Monumental: the Biggest Stadium in South America

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Business has been boosted for River Plate who have recently become Champions of Argentina. River Plate’s stadium is one of its finest money making assets and the club are taking advantage of that like never before.

The Buenos Aires based club has expanded the fabulous Estadio Mâs Monumental. Making it the largest stadium in the whole of South America, and now they have plans to do even more. Further expansion work has been announced that will see the ground increase to a whopping 84,567 capacity.

The current capacity of the stadium is 83,196. Not exactly a bad number either. That number has been reached via various work over the last few years that have given the stadium an almost complete makeover. It has removed its running track and added a sparkly new premium tier.

The ground held between 74,000 and 76,000 fans after its renovation for the 1978 World Cup, which of course took place in Argentina. The stadium hosted both the opening game and the final when Mario Kempes led the hosts to glory in a 3-1 extra-time victory over the Netherlands.

Stadia are a massive revenue stream for football clubs who can actually only make money in a few ways. The football industry may be lucrative but keeping income above costs isn’t easy for any club. Player sales, sponsorships, TV contracts and merchandise sales are other key earners.

The television contracts and sponsorship deals in Argentina pale in comparison to those in Europe. Even for the likes of River Plate and Boca Juniors there simply isn’t the viewership that the likes of the Premier League or Champions League will attract on a global scale and so income is very limited.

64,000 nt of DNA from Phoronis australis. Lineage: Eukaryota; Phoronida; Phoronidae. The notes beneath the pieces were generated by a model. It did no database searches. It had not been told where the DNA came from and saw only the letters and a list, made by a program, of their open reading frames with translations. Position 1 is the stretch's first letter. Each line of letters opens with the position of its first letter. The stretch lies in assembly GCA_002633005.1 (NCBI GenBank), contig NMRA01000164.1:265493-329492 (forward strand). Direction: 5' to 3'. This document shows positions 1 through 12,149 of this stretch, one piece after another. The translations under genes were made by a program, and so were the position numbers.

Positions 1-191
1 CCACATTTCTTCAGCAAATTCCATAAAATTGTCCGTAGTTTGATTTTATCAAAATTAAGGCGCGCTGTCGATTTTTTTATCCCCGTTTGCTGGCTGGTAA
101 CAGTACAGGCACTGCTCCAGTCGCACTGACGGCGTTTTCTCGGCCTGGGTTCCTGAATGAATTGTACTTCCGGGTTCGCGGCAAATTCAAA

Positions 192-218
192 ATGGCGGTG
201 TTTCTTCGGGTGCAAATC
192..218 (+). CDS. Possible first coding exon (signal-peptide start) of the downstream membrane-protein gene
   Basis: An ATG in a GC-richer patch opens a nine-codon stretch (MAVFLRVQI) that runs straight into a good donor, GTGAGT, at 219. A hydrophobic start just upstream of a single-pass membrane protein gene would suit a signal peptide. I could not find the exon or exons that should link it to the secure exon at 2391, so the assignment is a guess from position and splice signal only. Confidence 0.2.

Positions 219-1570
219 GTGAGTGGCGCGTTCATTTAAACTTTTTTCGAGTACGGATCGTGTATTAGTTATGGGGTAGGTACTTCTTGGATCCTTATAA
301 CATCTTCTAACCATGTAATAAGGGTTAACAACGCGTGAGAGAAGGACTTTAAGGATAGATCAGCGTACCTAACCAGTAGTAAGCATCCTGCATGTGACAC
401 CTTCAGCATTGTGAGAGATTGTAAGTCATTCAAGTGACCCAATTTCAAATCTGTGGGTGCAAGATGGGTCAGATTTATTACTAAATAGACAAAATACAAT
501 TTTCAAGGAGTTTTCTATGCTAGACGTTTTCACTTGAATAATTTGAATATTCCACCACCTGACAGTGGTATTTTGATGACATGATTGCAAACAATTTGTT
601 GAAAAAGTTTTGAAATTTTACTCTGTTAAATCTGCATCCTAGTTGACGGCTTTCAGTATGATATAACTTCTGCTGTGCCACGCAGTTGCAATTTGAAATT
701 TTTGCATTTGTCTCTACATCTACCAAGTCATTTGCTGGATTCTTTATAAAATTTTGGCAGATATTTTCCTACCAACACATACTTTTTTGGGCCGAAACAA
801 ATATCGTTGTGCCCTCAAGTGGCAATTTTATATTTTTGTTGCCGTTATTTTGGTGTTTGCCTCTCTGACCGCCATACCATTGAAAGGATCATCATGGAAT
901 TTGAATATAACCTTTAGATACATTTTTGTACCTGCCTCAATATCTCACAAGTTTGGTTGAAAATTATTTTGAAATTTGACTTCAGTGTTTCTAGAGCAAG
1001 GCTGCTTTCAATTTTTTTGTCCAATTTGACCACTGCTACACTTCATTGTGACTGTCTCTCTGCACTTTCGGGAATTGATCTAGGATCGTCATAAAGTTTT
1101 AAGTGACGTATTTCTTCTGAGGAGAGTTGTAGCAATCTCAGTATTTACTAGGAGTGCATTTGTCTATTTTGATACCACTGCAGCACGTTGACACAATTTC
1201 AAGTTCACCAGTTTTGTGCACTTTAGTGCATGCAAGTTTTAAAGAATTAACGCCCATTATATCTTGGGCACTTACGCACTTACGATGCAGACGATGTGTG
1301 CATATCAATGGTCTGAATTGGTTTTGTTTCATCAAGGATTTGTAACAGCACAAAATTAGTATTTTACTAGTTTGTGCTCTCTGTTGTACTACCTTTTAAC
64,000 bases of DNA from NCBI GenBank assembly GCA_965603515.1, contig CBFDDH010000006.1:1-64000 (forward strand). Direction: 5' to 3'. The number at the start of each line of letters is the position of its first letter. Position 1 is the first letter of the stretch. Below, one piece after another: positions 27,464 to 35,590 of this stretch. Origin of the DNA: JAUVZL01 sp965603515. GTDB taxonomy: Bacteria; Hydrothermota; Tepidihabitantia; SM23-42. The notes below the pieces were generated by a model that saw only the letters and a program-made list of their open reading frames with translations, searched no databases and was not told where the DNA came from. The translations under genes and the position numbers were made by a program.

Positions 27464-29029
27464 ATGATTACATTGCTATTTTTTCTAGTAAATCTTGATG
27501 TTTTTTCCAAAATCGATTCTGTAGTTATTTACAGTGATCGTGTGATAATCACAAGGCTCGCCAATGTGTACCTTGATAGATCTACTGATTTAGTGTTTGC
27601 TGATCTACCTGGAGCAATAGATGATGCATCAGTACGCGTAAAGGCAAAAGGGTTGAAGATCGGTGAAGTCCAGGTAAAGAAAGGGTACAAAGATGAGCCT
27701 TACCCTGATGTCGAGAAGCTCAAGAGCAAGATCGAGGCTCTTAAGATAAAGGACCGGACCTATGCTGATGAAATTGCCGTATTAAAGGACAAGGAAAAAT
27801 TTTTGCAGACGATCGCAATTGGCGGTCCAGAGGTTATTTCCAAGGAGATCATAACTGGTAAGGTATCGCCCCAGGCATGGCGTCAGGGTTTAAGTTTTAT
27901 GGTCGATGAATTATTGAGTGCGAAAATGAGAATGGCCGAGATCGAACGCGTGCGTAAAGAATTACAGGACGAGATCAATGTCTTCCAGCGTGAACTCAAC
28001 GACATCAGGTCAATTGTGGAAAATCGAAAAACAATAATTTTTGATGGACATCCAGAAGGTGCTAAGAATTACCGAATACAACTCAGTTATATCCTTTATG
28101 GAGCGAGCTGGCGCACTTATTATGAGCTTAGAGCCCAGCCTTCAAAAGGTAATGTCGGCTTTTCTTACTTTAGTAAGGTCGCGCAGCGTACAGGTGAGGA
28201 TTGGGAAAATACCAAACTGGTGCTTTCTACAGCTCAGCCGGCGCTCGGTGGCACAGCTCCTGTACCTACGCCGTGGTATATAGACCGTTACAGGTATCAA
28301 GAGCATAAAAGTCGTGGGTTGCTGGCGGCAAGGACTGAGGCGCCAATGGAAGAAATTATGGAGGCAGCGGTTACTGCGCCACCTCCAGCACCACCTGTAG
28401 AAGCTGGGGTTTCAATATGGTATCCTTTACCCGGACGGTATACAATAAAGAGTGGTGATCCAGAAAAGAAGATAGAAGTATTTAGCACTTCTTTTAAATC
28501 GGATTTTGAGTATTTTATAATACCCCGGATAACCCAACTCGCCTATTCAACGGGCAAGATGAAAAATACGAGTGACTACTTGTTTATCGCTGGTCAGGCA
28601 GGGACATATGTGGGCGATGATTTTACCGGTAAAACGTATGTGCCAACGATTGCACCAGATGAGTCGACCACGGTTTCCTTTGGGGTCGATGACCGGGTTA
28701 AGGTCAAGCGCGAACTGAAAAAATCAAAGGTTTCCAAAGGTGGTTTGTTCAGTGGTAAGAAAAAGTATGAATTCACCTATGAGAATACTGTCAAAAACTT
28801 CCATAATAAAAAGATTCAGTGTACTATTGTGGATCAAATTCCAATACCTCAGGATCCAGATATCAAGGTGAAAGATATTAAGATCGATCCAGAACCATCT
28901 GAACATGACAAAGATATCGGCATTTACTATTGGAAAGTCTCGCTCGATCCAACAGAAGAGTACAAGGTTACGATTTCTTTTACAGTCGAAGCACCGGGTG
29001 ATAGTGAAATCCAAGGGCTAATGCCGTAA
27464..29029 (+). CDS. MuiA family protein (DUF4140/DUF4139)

Argentina’s economy has seen rates of inflation hit 140% in the last few months and the already small middle class have seen their bank accounts lose value daily. Merchandise sales therefore are not a substnatial earner for the club, they cannot charge the same prices that a club in Europe or the U.S might do and generally speaking the public haven’t got the same funds to buy. For this reason if you go to a game in South America you will see a lot more fake shirts being sold outside the ground than other places.

This is why stadium earnings and player sales are two vital income streams for River. From Julian Alvarez’s $23 million sale to Mancherster City to the likes of Lucas Beltran and his recent $13 million move to Fiorentina; River can be fairly confident that they can make a big player sale every year or two, providing key funds for the club. Perhaps Claudio Echeverri will be the next to go.

Finally, River Plate are now stretching every inch out of their impressive stadium, the Estadio Mâs Monumental. Mâs is a new addition to the stadium name as part of a naming rights deal that will see the club paid $20 million for a seven year contract.

Granted, a Premier League high flyer might rack up $20 a year instead of a seventh of that but in the context of wider South America River’s naming rights deal is huge. Barcelona, one of Ecuador’s top clubs, only receives $1 million a year for their naming rights deal and Universitario, perhaps Peru’s biggest club, receives just $140,000.

River have used their new naming rights deal to help fund stadium expansion. They have also sold thousands of three, five and ten-year premium season tickets to non-members in a bid to bring in capital to complete building work.

Now the club has added almost 10,000 tickets to the ground and every matchday income cycle. They have created a lot more noise with that and of course they now have the biggest stadium on the continent.

River Plate have struck a deal with the Argentine Football Association to host the national teams home games more regularly, and the likes of The Weeknd, Taylor Swift and Red Hot Chilli Peppers all have multiple concert dates booked in at the Monumental. This is all extra income for the club that every other team in Argentina simply does not have.

A new in-stadium restaurant as well as more boxes and hospitality space means River Plate have left a lot of their rivals in the dust by bringing their stadium into the 21st century just like some of Europe and North America’s finest. River Plate will be hoping that their Estadio Mâs Monumental plan leads to financial, and therefore sporting, success. Usually the two come hand in hand.

Source: FORBES